For science, which focuses on generating knowledge and improving decisionmaking, misinformation scrambles the meaning of knowledge as well as its ability to further the public good. The speed of change in science is increasing, as is the complexity of informing the understanding of citizens; as a result, the norms of previous generations are being eroded. More importantly, poorly informed discretion inhibits the policy processes and investment logics that drive efforts to produce and apply knowledge. Thus, Jefferson’s words are as relevant today as when they were written: our democracy needs to address the growing gap between scientific knowledge and public understanding by better informing citizens’ discretion for the purpose of building a healthier, more prosperous, and better defended society.
Therefore, we believe the scientific community must more fully embrace its vital role in producing and disseminating knowledge in democratic societies. In Science in a Democratic Society, philosopher Philip Kitcher reminds us that “science should be shaped to promote democratic ideals.” To produce outcomes that advance the public good, scientists must also assess the moral bases of their pursuits. Although the United States has implemented the democratically driven, publicly engaged, scientific culture that Vannevar Bush outlined in Science, the Endless Frontier in 1945, Kitcher’s moral message remains relevant to both conducting science and communicating the results to the public, which pays for much of the enterprise of scientific discovery and technological innovation. It’s on scientists to articulate the moral and public values of the knowledge that they produce in ways that can be understood by citizens and decisionmakers.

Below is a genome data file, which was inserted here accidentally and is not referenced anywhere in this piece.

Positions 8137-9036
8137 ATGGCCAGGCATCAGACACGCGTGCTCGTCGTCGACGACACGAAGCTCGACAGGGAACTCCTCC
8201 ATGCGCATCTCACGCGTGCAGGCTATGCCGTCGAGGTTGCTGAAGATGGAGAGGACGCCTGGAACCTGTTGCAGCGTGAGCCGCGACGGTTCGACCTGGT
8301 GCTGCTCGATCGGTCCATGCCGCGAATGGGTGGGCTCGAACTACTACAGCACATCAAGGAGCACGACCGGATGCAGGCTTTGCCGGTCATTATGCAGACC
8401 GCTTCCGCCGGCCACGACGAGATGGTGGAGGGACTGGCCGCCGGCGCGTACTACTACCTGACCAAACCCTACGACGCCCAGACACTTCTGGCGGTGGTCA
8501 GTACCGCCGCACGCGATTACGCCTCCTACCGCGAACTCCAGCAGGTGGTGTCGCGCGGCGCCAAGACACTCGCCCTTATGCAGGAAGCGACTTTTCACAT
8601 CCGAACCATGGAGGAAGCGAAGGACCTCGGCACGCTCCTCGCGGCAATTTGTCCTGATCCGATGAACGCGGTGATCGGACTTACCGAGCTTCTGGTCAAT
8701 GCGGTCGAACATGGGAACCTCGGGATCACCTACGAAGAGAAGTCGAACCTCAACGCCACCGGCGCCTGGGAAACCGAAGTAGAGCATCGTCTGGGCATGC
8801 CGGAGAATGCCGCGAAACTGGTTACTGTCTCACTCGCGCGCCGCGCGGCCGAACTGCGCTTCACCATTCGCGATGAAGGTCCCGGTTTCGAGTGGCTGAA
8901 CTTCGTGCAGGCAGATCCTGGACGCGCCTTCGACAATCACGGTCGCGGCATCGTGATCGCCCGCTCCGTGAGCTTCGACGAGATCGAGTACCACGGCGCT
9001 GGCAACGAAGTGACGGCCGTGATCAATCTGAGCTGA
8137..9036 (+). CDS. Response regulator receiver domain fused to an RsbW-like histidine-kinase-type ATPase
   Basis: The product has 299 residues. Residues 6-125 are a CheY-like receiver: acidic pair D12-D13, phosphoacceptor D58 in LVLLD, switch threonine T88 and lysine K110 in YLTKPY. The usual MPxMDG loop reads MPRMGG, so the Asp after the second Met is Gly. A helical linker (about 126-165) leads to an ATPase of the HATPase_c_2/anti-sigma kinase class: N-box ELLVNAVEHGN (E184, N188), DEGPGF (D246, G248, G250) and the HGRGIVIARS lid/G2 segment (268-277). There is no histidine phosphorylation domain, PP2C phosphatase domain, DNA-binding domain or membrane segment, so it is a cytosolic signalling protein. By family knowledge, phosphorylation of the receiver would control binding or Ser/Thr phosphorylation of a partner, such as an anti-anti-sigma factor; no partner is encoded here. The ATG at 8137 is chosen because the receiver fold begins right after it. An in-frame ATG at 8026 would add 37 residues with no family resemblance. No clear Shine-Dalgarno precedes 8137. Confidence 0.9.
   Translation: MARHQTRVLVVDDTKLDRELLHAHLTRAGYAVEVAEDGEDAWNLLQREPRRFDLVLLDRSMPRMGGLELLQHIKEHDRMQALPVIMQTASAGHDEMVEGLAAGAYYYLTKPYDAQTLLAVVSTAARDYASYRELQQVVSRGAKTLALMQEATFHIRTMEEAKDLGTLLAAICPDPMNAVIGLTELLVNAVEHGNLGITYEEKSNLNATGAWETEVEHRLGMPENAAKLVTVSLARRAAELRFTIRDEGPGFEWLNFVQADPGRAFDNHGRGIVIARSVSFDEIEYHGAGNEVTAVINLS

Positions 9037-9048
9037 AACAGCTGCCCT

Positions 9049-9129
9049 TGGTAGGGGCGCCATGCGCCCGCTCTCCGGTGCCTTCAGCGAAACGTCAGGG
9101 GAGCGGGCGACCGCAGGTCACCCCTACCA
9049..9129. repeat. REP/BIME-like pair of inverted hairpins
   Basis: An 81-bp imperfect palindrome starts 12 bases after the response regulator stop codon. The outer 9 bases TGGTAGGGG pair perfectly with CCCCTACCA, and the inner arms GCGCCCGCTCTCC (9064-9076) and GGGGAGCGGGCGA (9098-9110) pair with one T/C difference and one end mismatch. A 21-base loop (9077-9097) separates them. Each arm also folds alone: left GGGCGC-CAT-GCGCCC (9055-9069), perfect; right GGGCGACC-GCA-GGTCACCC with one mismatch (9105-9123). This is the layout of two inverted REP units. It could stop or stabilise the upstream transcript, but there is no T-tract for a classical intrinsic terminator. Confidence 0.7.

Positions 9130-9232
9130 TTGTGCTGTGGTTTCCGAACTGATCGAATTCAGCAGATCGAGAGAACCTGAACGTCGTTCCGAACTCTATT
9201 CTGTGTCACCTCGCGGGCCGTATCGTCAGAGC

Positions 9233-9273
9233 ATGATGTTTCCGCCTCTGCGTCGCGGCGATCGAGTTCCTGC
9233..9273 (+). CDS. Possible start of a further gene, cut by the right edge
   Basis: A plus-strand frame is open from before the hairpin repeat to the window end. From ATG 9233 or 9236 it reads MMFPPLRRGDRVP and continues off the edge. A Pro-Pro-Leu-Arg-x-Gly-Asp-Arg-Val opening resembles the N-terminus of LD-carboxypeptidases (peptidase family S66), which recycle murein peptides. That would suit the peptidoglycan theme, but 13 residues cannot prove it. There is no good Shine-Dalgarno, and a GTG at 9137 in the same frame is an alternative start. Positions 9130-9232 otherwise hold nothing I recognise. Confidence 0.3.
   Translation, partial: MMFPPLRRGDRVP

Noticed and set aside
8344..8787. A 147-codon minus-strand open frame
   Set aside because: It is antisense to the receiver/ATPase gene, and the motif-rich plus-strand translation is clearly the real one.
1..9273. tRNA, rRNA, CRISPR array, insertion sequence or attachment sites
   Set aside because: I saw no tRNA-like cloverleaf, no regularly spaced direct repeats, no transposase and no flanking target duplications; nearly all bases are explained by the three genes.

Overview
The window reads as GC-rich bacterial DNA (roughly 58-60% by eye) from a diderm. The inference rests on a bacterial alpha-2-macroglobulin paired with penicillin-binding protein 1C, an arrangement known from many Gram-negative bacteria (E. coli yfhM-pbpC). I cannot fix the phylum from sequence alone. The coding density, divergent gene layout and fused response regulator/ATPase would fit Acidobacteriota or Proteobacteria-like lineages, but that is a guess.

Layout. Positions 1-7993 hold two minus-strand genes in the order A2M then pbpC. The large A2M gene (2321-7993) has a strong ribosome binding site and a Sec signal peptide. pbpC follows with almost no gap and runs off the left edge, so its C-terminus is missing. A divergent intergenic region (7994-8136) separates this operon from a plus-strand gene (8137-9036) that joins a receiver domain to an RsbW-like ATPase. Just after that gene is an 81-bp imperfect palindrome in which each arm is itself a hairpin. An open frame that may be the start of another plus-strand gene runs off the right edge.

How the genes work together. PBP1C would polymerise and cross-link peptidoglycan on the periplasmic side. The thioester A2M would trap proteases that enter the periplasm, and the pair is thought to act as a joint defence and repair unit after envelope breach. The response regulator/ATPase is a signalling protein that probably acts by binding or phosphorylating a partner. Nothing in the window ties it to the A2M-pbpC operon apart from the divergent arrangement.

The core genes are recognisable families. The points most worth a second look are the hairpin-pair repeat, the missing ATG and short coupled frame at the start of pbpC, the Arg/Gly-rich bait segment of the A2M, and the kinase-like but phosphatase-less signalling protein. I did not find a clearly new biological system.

However, by organizing themselves largely into groups that rarely reach beyond their own disciplines and by becoming somewhat disconnected from their fellow citizens and from the values of society, many scientists have become less effective than will be necessary in the future. Scientific culture has often left informing or educating the public to other parties such as science teachers, journalists, storytellers, and filmmakers. Instead, scientists principally share the results of their research within the narrow confines of academic and disciplinary journals.
This general detachment from society exacerbates the disconnect, and ultimately the scientific enterprise fails to recognize that it serves democracy and the public interest. Working in isolation, scientists are less likely to produce the sorts of results that are useful for society. Researchers need to better appreciate their potential to influence and impact the broader society.